The NEWSWEEK 50: Abu Dhabi's Emir Al Nahyan

Ruler of the tiny, oil-rich emirate of Abu Dhabi since 2004, Al Nahyan has something else the world is desperate for now: boatloads of cash, which he controls through the Abu Dhabi Investment Authority, the world's largest sovereign wealth fund, with assets of about $850 billion.

One of the oldest sovereign wealth funds (it was founded in the 1970s), the ADIA is publicity-shy. According to a recent study by the Monitor Group, the ADIA has made only 16 public deals in the past eight years. Of the $16 billion invested in those deals, $9.5 billion were in the financial-services sector, which has led some to question the investment judgment of the fund's managers. Still, as Monitor Group principal Drosten Fisher points out, "These types of funds have a very different time horizon for investment than many others. What's more, it's likely they've made a lot more investments in non-OECD markets that simply haven't gotten any press." With the exception of its high-profile deals, very little is known about where and how the fund invests.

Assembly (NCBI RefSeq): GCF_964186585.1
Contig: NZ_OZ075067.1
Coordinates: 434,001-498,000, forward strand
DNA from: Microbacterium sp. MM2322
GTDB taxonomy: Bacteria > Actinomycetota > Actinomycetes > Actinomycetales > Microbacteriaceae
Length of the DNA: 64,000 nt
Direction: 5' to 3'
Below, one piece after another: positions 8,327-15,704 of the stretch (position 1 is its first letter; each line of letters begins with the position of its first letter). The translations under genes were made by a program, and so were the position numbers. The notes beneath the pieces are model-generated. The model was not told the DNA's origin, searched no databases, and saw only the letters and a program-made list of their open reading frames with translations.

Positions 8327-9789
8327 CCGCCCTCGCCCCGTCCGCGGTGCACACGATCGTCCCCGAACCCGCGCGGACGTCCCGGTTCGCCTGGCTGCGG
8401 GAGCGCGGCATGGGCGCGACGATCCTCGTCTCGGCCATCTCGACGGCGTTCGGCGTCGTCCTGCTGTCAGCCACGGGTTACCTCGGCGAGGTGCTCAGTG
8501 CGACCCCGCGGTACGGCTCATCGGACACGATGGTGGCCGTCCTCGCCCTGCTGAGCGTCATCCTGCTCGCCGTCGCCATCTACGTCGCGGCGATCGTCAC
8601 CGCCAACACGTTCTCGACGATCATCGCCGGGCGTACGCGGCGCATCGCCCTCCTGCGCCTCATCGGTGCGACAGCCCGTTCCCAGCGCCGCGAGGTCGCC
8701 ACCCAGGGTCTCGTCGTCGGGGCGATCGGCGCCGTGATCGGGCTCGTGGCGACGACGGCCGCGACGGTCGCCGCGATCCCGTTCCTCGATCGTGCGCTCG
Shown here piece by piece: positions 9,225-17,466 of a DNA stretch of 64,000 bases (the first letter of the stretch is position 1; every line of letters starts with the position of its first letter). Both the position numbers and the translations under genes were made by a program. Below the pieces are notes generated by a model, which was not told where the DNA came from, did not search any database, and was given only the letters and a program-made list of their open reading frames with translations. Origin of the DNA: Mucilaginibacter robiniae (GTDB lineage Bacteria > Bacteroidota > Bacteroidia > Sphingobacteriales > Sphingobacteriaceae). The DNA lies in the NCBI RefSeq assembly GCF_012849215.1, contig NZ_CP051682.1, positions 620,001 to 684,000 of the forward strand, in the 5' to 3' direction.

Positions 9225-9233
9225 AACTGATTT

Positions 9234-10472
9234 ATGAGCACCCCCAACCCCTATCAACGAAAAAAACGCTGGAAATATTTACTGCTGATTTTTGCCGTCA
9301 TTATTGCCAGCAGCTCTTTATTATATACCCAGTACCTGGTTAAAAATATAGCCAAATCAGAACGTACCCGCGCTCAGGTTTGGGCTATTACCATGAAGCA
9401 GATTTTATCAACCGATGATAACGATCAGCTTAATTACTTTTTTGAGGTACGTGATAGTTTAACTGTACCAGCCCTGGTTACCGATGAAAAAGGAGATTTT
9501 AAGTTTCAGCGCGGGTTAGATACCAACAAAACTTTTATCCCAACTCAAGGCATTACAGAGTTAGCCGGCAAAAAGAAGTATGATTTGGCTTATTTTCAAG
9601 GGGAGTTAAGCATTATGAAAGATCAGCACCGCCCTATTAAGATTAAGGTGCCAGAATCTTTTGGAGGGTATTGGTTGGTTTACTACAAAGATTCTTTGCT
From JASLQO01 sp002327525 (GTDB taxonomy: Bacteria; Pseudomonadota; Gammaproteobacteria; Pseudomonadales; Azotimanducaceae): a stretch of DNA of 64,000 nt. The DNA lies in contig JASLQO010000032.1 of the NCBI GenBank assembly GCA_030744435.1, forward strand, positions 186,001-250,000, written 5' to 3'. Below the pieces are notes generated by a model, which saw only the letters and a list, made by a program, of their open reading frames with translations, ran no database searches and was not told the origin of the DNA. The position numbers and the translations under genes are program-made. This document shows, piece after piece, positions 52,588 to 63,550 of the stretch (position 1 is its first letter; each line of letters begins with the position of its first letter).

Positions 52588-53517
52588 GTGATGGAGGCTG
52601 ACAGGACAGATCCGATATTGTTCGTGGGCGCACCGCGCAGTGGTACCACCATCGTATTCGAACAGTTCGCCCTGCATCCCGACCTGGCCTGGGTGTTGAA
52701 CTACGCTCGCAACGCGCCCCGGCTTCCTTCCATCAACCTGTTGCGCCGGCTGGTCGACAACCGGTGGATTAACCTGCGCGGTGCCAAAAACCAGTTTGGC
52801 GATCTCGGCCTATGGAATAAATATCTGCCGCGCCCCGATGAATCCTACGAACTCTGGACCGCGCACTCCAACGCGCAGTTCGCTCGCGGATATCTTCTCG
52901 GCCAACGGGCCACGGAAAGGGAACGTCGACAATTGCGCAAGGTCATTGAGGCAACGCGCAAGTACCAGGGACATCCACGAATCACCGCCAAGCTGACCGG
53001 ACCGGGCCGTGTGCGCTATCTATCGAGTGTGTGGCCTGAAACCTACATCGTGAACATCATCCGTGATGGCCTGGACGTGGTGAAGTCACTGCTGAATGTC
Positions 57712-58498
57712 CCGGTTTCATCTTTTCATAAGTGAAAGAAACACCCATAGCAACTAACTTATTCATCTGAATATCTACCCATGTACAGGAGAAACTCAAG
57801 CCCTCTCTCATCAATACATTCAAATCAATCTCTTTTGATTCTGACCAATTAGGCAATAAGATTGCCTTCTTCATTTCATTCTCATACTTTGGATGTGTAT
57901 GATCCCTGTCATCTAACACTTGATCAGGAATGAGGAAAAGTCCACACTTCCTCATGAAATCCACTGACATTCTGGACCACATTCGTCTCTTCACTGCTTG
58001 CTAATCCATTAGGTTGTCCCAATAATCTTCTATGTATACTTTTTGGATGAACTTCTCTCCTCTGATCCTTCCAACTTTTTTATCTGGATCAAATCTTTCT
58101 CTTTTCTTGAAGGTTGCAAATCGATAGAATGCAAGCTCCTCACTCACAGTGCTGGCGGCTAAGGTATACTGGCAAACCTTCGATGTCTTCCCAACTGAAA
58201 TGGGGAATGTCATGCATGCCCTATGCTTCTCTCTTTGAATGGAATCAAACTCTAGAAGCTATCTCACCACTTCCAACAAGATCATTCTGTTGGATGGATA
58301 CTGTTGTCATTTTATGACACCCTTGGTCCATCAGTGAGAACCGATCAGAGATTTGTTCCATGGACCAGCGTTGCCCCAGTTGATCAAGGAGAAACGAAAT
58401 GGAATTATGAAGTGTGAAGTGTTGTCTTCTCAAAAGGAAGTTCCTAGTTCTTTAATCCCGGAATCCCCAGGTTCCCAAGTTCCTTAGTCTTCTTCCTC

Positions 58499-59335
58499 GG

That lack of transparency may become an issue. The ADIA already holds large chunks of U.S. firms like Toll Brothers, and the global downturn is fueling new buying opportunities around the world. While some of those deals will be in places like Dubai, the fund will likely keep looking for Western blue-chip assets, too. That's sure to test the tolerance of financial regulators and domestic political opinion, but in the end, the need for cash will probably win out.